Wednesday, August 15, 2007

Abrams, Lindelof and... ?

Chicago Magazine has an interesting (albeit lengthy, which I never mind but some do) profile of Jeffrey Lieber, the first writer who was assigned to write the "Lost" pilot script, only to get pushed aside by J.J. and Damon. There are also a few excerpts from Lieber's original script, which even Lieber says only resembles the final version in the descriptions of some of the characters (a con man, a drug addict, a fugitive, etc.)

Hat tip to Mo Ryan for pointing out the story in the first place.


Anonymous said...

Wow. I recognized the name, but I always figured he was one of the writers. Feeling left out can't be much fun, but then again, lots of money.

Anonymous said...

I have to say, I agree with the anonymous ABC execs who don't feel that sorry for Mr. Lieber. You're collecting 60% created by credit money for a successful show and you want me to feel sorry for you because you're "embarrassed"? Forgive me if I'm being too callous, but boo-freaking-hoo. Also, I know it's frustrating for writers when executives can't tell you what they want or what's not working in a script but it's always been like that. Executives are suits, not writers. (Sorry, I'm obviously very angry today! Heh.)

Interesting article about the process, though. Lost never would have become the sensation it is without the supernatural element, I think, so it's compelling to hear how that aspect came to pass.

Susan said...

I do sympathize with Lieber, but the 60% cut seems excessive compared to the size of the contribution he made. Sure, Hollywood can suck, and it must have been frustrating to be told that the show was great and would definitely be filmed and then be put off so abruptly. (Although I'm sure things happen like that all the time.) But the excerpts of his script bear very little resemblance to the show that was actually produced. Aside from the basic premise, which the network came up with, and a few basic character types ("doctor"), it's a totally different show.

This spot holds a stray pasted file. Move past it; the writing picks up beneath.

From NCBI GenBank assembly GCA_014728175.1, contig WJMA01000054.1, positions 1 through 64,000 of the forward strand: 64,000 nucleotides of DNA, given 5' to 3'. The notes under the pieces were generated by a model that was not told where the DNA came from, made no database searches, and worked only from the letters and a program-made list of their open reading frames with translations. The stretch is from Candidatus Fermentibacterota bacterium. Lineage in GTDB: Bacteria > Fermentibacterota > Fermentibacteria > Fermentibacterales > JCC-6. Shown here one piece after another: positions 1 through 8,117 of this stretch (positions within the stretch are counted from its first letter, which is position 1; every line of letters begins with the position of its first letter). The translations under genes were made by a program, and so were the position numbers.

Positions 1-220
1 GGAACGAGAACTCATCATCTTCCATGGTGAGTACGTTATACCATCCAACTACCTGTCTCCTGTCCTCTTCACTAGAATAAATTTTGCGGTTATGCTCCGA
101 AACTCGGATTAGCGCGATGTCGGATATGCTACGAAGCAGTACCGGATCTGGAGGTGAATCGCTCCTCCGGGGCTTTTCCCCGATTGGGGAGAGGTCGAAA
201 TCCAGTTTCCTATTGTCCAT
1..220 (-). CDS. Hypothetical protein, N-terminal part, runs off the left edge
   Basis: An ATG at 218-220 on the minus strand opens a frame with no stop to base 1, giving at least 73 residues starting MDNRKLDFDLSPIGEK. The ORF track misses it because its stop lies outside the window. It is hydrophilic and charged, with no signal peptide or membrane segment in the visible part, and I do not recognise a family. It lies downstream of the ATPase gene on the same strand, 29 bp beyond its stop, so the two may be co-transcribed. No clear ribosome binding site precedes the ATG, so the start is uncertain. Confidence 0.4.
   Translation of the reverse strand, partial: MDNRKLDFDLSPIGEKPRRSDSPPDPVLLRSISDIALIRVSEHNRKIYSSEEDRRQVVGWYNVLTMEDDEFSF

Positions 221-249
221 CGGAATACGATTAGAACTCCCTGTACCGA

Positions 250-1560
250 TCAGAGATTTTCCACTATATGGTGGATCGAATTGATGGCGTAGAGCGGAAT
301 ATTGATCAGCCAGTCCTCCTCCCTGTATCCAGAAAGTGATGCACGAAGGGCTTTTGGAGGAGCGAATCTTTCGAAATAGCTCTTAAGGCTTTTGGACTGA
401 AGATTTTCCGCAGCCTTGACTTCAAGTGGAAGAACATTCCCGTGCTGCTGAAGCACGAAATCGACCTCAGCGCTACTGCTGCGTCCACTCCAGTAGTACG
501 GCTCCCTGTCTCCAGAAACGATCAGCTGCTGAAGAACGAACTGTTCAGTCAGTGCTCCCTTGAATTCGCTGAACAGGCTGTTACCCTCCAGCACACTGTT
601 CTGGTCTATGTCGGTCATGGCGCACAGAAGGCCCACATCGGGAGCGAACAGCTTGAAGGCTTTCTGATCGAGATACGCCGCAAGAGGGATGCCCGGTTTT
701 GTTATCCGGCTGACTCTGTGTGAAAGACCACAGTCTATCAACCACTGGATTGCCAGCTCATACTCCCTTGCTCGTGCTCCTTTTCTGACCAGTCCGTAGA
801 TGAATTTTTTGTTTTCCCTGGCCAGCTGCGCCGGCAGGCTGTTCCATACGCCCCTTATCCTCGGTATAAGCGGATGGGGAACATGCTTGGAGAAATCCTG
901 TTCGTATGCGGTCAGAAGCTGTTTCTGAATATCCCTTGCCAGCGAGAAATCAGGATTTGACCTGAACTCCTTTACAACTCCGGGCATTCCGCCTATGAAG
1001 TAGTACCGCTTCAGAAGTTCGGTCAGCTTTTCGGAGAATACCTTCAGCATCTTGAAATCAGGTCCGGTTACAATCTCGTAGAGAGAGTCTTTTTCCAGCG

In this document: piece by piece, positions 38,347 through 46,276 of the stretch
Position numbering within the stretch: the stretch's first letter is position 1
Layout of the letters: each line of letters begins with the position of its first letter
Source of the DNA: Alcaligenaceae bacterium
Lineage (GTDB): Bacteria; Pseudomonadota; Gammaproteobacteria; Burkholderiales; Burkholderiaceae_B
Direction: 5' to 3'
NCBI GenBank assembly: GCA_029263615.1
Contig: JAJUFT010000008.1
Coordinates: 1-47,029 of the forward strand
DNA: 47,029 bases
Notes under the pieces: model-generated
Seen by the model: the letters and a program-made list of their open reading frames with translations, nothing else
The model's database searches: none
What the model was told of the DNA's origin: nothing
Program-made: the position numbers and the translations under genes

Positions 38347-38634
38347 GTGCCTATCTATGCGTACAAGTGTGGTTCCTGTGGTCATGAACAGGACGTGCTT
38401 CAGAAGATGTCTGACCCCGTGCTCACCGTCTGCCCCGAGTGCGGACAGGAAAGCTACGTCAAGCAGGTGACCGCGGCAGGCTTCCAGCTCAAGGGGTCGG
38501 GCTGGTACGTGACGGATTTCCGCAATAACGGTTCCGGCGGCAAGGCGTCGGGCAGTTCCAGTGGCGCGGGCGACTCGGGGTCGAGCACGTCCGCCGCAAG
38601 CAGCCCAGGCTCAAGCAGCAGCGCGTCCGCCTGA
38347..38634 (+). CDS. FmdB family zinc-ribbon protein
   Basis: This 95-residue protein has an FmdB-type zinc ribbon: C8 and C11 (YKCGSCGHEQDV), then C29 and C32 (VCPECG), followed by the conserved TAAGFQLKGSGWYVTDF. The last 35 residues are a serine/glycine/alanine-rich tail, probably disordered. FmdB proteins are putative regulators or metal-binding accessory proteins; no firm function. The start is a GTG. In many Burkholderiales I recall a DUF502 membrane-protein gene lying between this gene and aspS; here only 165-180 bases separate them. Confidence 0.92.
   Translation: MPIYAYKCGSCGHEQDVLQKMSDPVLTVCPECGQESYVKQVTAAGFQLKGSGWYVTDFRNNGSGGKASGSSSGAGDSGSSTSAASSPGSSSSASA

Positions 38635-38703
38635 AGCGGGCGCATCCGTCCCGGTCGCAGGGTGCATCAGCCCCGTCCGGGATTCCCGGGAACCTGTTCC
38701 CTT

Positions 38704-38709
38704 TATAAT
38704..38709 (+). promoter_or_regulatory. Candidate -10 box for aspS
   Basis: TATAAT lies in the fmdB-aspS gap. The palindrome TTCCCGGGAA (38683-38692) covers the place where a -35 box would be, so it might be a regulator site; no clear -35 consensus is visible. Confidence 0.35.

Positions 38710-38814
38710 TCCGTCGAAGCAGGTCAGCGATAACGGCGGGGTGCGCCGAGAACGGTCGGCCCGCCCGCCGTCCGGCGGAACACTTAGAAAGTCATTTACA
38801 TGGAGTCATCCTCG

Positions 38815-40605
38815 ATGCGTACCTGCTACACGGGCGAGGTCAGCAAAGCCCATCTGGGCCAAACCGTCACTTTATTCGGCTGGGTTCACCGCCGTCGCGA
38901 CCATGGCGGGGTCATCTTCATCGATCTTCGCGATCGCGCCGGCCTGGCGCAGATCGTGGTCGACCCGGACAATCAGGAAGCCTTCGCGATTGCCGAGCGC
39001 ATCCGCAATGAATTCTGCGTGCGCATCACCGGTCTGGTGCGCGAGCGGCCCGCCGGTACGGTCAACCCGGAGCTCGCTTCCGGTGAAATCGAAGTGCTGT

I think Lieber also misses the point when he says that if the execs had just said they wanted a supernatural element, he would have added it. It was Abrams and Lindeloff, according to the article, who came up with that idea and transformed the whole show.

Anonymous said...

It really is hard to feel sorry for him when he's making millions off of the show still.

Plus, it's not even that unusual of a story. The same thing happened to Tim McCanlies on Smallville. He wrote a script for a Bruce Wayne tv show that never happened, but it lead to Smallville, which he has no involvement with but still gets money for.

Also, the Aaron Spelling connection is interesting to me because Spelling did a pilot for UPN in 1999 called Forbidden Island about a group of people whose plan crashes on an island where supernatural things happen. I'm surprised there wasn't a lawsuit from that writer.

Anonymous said...

To be clear, Lieber is not making 6 dollars to every four that Abrams and Lindeloff split. That is just the created by money, which is a drop in the bucket next to the actual writer/producer salaries. A drama like this with heavy continuity will likely never see profits, so Lieber will end up making a few hundred grand while Abrams and Lindelof will be well into the multiple millions.

Abrams and Lindeloff could have easily changed the characters, so they should only blame themselves for the small amount of revenue they lost.

afoglia said...

It might be "a drop in the bucket next to the actual writer/producer salaries" but it's still low six figures annually, according to the article. Seems like a pretty good payday.

If you ask me, he lucked out getting 60%. He should have gotten less. Abrams and Lindof not only came up with the scifi stuff (which works to defend it from all the nitpicks that a plane can't go missing on our satellite-watched planet), but more importantly came up with the flashback structure that's "Lost's" signature.